University of Memphis Building 3D Metal Printing Lab

The University of Memphis is investing $2 million into building a metal 3D printing lab on campus, which will contain two metal 3D printers. University researchers already work with local companies to further develop and explore the science behind the technology, but until now, they have had to send their work to a far away offsite location to be 3D printed. Mechanical engineering researchers Ali Fatemi and Ebrahim Asadi, who are researching 3D printing in terms of the aerospace industry and biomedical technology, respectively, said that students from multiple university departments will be able to take advantage of the new metal 3D printing lab, which is set to open by April. The university joins countless other educational institutions around the world that are working to further develop and learn from 3D printing technology.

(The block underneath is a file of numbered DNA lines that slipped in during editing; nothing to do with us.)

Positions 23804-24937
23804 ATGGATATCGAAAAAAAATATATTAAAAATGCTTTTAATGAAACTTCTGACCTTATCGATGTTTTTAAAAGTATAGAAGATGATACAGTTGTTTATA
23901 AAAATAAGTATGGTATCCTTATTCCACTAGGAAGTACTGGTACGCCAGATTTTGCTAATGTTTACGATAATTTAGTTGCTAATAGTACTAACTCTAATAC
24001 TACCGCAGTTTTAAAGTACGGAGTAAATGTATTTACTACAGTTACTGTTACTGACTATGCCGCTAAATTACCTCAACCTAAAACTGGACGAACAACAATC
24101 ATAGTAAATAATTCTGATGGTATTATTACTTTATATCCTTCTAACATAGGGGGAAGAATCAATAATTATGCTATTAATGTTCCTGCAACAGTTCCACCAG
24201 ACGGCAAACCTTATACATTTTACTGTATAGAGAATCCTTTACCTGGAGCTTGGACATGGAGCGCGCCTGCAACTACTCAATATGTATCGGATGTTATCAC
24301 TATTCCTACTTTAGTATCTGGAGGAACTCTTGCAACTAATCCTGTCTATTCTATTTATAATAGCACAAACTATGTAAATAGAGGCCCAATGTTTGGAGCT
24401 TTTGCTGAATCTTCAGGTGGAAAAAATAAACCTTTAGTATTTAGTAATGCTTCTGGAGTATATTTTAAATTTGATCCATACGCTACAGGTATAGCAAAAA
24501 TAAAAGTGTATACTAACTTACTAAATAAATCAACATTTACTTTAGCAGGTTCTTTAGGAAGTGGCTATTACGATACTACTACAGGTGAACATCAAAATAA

Fatemi said, “There are several universities that are heavily investing in this, not just in terms of the research capabilities but also in terms of education.”

FILOALFA Launching New Eco-Friendly Filament

Italian 3D printing filament manufacturer and supplier FILOALFA is launching a new eco-friendly material, called ALFA+, which offers better thermal resistance and strength than ABS and PLA materials but costs the same. The natural material has high mechanical properties, and is able to stand up under temperatures up to 105°C without deforming, making it a good choice for users looking for a material that’s easy to process but maintains excellent mechanical and thermal properties. ALFA+ also has low shrinkage rates, good dimensional tolerance, and does not require the use of a heated build plate.